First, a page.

×

We've got news for you.

Register on HeraldLIVE at no cost to receive newsletters, read exclusive articles & more.
Register now

City Hall fiddles while Nelson Mandela Bay falls apart

Nelson Mandela Bay Business Chamber president Loyiso Dotwana, left, and public enterprises minister Pravin Gordhan chat during the chamber’s 12th annual general meeting on Wednesday
COMPARING NOTES: Nelson Mandela Bay Business Chamber president Loyiso Dotwana, left, and public enterprises minister Pravin Gordhan chat during the chamber’s 12th annual general meeting on Wednesday
Image: FREDLIN ADRIAAN

The picture painted of the Nelson Mandela Bay metro by business chamber president Loyiso Dotwana at the organisation’s general meeting this week was decidedly bleak.  But accurate.

Dotwana outlined the virtual collapse of municipal services and the downright chaos that exists in the municipality, pointing out that extreme political instability directly affects the city’s economy.

He is right. There is a fatal dearth of leadership from local government despite this city facing a desperate water crisis with day zero fast approaching.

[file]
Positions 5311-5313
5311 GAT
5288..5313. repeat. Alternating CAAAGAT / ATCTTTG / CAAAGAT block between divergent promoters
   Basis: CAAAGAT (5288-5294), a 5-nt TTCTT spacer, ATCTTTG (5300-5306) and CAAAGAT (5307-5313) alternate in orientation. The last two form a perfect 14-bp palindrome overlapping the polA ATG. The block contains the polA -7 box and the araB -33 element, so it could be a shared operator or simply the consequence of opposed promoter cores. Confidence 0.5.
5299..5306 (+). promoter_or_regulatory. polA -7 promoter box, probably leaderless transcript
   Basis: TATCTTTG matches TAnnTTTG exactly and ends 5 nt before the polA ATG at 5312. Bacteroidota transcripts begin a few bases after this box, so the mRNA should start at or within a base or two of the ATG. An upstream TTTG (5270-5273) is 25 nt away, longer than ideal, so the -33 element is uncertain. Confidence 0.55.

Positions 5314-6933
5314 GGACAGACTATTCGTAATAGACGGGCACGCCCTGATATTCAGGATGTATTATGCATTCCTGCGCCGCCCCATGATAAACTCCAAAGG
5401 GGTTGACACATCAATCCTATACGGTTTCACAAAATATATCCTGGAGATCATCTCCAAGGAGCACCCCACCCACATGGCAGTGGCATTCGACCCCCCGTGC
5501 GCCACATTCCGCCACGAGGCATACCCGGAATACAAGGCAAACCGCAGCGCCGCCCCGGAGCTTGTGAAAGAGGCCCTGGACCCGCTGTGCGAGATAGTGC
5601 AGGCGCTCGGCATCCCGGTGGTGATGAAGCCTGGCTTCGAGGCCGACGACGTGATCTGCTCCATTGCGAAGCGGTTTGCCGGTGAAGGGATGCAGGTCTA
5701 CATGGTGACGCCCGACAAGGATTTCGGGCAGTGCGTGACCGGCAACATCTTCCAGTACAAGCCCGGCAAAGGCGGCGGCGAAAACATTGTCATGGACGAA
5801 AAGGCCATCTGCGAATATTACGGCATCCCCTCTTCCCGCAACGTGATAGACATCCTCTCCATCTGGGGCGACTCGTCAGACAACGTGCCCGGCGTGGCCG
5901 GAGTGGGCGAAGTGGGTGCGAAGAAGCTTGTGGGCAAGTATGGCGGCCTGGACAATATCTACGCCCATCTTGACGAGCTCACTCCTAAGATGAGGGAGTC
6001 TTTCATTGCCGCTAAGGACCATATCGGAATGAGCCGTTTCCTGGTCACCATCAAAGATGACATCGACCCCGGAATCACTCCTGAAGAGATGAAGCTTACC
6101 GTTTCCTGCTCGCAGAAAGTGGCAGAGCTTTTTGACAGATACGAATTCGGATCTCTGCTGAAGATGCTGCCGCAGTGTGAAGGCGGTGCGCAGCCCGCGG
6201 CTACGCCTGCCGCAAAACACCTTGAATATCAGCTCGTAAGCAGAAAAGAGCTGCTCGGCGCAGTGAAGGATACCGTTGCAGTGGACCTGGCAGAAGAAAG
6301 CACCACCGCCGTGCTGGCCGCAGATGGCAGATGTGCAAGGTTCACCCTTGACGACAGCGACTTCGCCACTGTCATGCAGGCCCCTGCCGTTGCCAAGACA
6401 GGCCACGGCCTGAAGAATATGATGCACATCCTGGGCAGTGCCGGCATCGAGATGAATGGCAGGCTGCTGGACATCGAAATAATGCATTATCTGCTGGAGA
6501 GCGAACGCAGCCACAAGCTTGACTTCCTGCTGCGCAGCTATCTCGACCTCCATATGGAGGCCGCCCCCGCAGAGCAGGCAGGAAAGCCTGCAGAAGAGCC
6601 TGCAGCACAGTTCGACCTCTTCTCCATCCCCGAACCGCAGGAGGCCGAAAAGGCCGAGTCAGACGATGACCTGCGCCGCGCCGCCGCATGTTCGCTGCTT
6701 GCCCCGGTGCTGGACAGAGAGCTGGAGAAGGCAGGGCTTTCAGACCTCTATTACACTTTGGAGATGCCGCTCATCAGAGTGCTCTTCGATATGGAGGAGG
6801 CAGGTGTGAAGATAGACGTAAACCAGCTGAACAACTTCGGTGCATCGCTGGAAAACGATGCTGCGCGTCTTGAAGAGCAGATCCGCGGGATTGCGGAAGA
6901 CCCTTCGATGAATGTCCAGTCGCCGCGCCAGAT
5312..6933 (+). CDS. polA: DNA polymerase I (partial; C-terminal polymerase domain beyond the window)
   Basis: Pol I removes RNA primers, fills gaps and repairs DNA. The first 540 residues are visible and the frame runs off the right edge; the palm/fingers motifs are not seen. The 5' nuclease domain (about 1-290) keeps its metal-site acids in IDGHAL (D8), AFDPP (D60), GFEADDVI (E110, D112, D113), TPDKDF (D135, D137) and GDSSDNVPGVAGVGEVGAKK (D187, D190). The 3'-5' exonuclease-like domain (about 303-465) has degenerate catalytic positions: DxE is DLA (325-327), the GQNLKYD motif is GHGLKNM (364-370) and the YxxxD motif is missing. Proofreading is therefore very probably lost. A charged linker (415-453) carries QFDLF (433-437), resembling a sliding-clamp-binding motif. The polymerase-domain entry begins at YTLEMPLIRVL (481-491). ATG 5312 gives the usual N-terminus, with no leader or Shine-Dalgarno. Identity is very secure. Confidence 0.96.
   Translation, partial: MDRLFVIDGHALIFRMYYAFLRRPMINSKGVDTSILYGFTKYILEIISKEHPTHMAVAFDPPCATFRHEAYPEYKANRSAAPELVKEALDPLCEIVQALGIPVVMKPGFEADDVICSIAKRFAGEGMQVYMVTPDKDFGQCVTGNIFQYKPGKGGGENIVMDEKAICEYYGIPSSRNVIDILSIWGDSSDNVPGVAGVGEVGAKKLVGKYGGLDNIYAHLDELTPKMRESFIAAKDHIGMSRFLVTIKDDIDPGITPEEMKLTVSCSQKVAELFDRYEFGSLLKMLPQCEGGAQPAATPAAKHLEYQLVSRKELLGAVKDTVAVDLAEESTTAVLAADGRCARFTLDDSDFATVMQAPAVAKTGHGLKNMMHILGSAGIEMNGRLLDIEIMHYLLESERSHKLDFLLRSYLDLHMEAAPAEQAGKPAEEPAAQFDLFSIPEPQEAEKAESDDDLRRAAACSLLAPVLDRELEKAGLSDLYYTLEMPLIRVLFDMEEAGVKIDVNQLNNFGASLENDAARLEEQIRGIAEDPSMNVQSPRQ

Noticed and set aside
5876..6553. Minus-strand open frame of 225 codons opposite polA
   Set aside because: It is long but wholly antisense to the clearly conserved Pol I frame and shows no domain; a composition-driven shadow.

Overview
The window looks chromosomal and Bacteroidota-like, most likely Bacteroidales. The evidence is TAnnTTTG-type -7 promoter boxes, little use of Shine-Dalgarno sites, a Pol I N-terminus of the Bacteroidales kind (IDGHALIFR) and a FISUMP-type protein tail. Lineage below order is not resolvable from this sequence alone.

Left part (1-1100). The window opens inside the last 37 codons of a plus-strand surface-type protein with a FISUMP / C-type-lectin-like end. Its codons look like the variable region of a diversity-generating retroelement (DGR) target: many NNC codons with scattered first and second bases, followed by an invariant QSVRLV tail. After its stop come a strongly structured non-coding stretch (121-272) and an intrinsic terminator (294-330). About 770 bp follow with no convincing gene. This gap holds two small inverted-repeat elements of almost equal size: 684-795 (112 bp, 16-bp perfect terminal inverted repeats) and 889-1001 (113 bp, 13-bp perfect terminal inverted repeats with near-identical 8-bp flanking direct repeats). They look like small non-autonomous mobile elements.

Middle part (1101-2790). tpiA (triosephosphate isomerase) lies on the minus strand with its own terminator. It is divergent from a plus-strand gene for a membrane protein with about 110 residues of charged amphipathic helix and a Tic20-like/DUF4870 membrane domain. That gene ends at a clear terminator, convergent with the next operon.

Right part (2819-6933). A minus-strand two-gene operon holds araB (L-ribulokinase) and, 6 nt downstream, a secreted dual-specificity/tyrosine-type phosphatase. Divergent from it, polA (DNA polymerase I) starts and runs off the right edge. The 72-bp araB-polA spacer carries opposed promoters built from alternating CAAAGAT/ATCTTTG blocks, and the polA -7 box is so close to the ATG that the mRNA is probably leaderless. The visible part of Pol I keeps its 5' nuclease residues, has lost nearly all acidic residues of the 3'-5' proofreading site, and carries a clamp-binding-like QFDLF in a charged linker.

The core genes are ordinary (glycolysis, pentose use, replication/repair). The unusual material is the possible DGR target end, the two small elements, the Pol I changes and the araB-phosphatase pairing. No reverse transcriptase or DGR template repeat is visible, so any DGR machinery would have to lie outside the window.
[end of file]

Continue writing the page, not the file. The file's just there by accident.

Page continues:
Everywhere there is filth and vandalism, leaks, potholes and decay, yet the metro bosses seem paralysed and political interference in administrative matters is rife.

In the absence of decisive action, indeed any action at all, from councillors or municipal officials, it seems that the burden of leadership will increasingly have to be assumed by residents and civil society.

Here business must be commended for stepping up.

The business chamber has for some time been calling for united action to tackle the problems and revitalise the Bay.  

It has run a campaign to safeguard electricity substations and offered skills and resources to help ease the water crisis.

Astonishingly, the council is yet to respond to this offer.

Even the chamber’s guest speaker, public enterprises minister Pravin Gordhan, acknowledged in his address that the metro faced problems, saying those who had left the city showed no inclination to return.

But many people love this city and believe in its future.

They are being let down by politicians and officials who are focused on politicking and have failed to deliver on the basics.

Dotwana said: “We are either at the cusp of a fast descent to the bottom or at the beginning of a new way forward where decisive actions are taken to fix what is broken and we can start to unlock new opportunities.”

We concur wholeheartedly but is City Hall listening?

HeraldLIVE

subscribe

Would you like to comment on this article or view other readers' comments? Register (it’s quick and free) or sign in now.

Speech Bubbles

Please read our Comment Policy before commenting.